The first in my new mini series of HOW TO’s…a guide of what I’ve had to learn while studying abroad.
HOW TO: OPERATE AN ELEVATOR
Elevators…a seemingly simple task, as they appear to perfectly normal. Then you sit there and wonder what button to push. Because it’s not up or down. It’s planta, primero, segundo, tricero, cuarto, quinto or atico. [Reference article HOW TO: COUNT FLOORS for an explanation of these words]. So after the doorman so kindly teaches you that you just need to press the bottom one (usually planta) you hear the elevator start to move. These elevators are ancient. You can see all of the mechanisms and wonder what you will do if it broke…Moving on…the elevator arrives and you open the door…only to find two double doors inside. You then have to carefully shut each of the three doors…or the elevator won’t move. Then you press the floor you are going to (quinto for home and atico for work). Finally you reach your floor and get out…shutting all of the doors behind you so it doesn’t get stuck on your floor. Or plan it that way if you’re going right back down… But now you know how to operate an older Spanish elevator!
The three elevator doors (third one is in the mirror).
HOW TO: COUNT FLOORS
If primero means “first” then you must be on the first floor right? Or if you live on the fifth (quinto) floor like me…you are five levels above right? Wrong. Depending on the building, most Spanish buildings have multiple first levels. There is planta for basement, but often the entry level. This may also be called principal or the principal floor. Then it begins to count up with primero, Segundo, trecero, cuarto, quinto. But each of these actually is one more floor than it is counting. Finally most buildings will also have atico or an attic story. At my office for my internship with an architecture firm, we have…
So yes, when I finally get up to my internship on atico I am actually on the eighth floor when I would have thought I was only on the sixth since it is just a floor above quinto which means fifth. But now you know, so you won’t make the same mistake!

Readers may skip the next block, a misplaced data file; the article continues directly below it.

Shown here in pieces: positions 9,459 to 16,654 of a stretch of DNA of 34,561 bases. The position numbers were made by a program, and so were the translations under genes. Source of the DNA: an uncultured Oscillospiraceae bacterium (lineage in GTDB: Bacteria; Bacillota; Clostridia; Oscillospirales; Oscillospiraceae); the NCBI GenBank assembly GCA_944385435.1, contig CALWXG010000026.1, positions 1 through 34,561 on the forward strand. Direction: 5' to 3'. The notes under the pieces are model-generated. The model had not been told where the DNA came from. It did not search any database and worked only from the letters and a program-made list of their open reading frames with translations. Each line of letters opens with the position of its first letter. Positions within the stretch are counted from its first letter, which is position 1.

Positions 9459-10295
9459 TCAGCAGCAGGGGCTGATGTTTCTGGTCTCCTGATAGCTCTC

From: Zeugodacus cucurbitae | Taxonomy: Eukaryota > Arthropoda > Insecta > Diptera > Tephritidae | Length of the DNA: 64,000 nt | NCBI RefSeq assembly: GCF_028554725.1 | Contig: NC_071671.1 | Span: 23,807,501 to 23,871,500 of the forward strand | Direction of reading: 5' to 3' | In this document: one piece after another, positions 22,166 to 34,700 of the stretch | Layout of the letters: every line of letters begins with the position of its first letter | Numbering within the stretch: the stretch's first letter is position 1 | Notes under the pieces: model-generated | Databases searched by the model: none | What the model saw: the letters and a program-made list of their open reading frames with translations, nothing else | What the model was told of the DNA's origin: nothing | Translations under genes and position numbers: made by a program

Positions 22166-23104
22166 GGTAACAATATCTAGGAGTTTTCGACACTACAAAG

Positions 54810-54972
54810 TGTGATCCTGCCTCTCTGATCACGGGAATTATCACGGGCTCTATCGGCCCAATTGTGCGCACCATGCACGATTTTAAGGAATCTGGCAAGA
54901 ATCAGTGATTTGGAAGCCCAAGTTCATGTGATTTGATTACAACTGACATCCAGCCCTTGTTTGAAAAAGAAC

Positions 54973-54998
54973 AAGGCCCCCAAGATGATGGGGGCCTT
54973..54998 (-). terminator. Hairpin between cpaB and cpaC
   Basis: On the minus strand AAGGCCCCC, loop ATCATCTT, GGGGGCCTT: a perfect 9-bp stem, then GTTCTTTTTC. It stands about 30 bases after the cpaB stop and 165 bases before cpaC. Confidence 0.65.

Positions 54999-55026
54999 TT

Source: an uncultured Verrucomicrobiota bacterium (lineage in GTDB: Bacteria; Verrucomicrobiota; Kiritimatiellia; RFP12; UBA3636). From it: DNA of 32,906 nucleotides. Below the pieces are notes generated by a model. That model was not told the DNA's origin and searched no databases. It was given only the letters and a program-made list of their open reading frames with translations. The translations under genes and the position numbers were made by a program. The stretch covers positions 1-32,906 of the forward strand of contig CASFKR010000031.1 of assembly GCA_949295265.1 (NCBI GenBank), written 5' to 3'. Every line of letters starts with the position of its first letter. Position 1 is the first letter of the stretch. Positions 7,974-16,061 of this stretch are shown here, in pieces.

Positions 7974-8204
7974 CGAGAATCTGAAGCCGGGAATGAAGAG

So if I push fifth floor that means...seventh? huh?
HOW TO: OPEN A DOOR
Another deceivingly simple mistake…doors. To open most doors to the outside here you must not only turn the knob like those in the states, but you also have to pull a lever sideways simultaneously. For the new door at work (we recently moved buildings and I had to relearn everything) I have to pull a little lever to the right and then pull to get out of the office. [Reference HOW TO: OPERATE AN ELEVATOR for more information on getting out of a building]. At my house it is even trickier. To get into my front door is easy, insert key and turn, then push. *Always just try pushing the door first to see if it is unlocked…never underestimate the power of this!!* When I get up to my house door, I have to insert my funky key and then turn to the left. Finally I have to pull the door toward me and then kind of push it open. If it’s this hard to explain, just imagine doing it…it took a lot of practice. But you’ll be a pro!
Door knobs are NOT standard here!
HOW TO: COUNT MONEY
I know when I was first coming to Barcelona I was worried about how I was going to manage my money here. Little did I know that a more immediate worry was going to be just using the stuff! Much like HOW TO: OPEN A DOOR this was something I had done regularly in my daily life and didn’t even know I did. There is a reason they focus so much on money in school—good thing they did because otherwise I would have been lost in my daily life in the U.S. Luckily the Euro system is fairly similar. There are two big differences: 1. There are 1 Euro and 2 Euro coins. 2. There are more coins that in the U.S.. The bills/coins that I use on a daily basis are as follows:
50 Euro bill……………… the biggest bill is orange with an aqueduct on one side and
classic windows on the other
20 Euro bill……………… slightly smaller than the 50 and with church windows on one
side and an aqueduct with Europe on the other
10 Euro bill……………… a orange/reddish color and slightly smaller than the 20…the
only difference being that one side is an arch instead of an aqueduct
5 Euro bill……………….. again slightly smaller also with an aqueduct and map of Europe and the other side has an arc de triumph on it
2 Euro coin……………… the biggest coin is much like Canada’s with a silver ring around a smaller gold center
1 Euro coin……………… a smaller version of the two, but smaller than the 50 eurocent
50 Eurocent coin………. the largest gold coin, with indentations around the edge
20 Eurocent coin………. a smaller version of the 50, but with fewer indentations
10 Eurocent coin………. a very small version of the 50
5 Eurocent coin………… a bronze/copper colored coin with smooth edges, slightly larger than the—wait, you’re still reading this? Wow!—10 Eurocent piece
2 Eurocent coin………… a smaller version of the 5 Eurocent and useless
1 Eurocent coin………… a smaller version of the 1 Eurocent and utterly useless
I have had to learn how to quickly utilize all of these and can now say that I am almost pro! (Pro being defined as able to count it out without reading the numbers on the coins!)